Knowledge and Meanings of Wilderness and Wildlife Refuges among Okefenokee Visitors on guided Intrepretive Tours
Kennon, Rachel Brooke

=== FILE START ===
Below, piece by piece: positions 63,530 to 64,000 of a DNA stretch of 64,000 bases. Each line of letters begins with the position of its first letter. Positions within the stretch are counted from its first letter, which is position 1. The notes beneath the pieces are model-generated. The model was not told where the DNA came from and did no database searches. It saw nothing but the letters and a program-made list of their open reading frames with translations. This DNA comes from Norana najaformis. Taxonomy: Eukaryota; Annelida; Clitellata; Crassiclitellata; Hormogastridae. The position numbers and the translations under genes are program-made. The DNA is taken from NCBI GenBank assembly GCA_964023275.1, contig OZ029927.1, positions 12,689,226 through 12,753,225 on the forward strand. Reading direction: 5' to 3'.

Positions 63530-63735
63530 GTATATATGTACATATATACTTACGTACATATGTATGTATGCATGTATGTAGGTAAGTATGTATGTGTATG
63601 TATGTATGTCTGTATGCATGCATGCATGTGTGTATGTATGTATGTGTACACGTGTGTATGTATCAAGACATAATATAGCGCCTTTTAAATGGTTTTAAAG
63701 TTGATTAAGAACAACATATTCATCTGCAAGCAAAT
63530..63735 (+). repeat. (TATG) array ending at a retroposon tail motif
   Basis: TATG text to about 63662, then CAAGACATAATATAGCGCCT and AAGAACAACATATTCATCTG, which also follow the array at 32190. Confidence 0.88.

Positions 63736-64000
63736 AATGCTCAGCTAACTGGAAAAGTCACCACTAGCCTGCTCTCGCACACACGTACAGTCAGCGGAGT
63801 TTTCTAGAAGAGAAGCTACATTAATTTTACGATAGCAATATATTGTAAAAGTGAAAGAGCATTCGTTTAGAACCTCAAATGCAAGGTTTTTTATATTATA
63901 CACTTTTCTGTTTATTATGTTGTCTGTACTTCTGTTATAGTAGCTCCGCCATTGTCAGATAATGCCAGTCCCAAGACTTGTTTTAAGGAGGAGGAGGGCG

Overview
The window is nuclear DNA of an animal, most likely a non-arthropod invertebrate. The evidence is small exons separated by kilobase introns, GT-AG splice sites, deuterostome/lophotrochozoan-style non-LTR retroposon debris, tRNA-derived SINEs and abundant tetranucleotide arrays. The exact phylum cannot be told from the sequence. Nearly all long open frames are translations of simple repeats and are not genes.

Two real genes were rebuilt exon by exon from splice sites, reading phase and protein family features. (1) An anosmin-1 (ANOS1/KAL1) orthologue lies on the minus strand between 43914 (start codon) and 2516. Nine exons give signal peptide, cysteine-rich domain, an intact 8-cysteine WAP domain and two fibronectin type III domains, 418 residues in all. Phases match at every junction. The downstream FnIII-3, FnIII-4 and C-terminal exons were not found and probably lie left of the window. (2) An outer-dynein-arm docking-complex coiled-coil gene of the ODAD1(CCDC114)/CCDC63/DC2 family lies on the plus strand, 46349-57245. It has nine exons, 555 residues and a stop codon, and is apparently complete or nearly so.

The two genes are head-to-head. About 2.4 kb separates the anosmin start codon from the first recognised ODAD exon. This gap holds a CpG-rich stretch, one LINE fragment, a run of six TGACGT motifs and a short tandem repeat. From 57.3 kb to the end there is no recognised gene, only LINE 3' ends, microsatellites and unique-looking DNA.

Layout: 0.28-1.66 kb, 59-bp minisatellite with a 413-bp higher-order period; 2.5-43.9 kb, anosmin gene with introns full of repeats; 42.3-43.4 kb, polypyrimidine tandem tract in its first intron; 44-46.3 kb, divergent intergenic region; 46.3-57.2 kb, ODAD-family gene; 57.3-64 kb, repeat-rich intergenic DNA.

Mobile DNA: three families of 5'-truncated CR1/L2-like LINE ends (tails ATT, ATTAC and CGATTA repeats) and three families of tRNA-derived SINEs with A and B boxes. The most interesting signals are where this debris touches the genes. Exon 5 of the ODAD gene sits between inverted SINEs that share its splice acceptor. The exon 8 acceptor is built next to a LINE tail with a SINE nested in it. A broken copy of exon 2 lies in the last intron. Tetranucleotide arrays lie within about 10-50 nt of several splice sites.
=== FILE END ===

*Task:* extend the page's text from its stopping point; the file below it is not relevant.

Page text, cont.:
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Past research has shown that interpretive tour visitors at Okefenokee National Wildlife Refuge do no better than other visitors on knowledge and value questions about federal wilderness areas and national wildlife refuges. Tours into the Okefenokee Swamp Wilderness are conducted by a National Wildlife Refuge concessionaire. Interpretive tour guides participated in a training session on the purposes and values of wilderness and wildlife refuges. Visitors who took guided interpretive tours in the spring of 2001 with trained and untrained guides completed knowledge surveys immediately after taking the boat tour. Results indicate that there were no differences in visitor knowledge scores with trained versus untrained guides. A small sample of interpretive tour visitors was also interviewed in an effort to understand the meanings they ascribe to wilderness. Visitors were able to describe and articulate their views of wilderness with considerable clarity. Recommendations for future research include monitoring the guidesâ interpretive messages, conducting more in-depth interviews with visitors and guides, assessing visitorsâ and guidesâ prior knowledge of wilderness and wildlife refuge purposes and values, and developing guide training based on the principles of persuasive communication.
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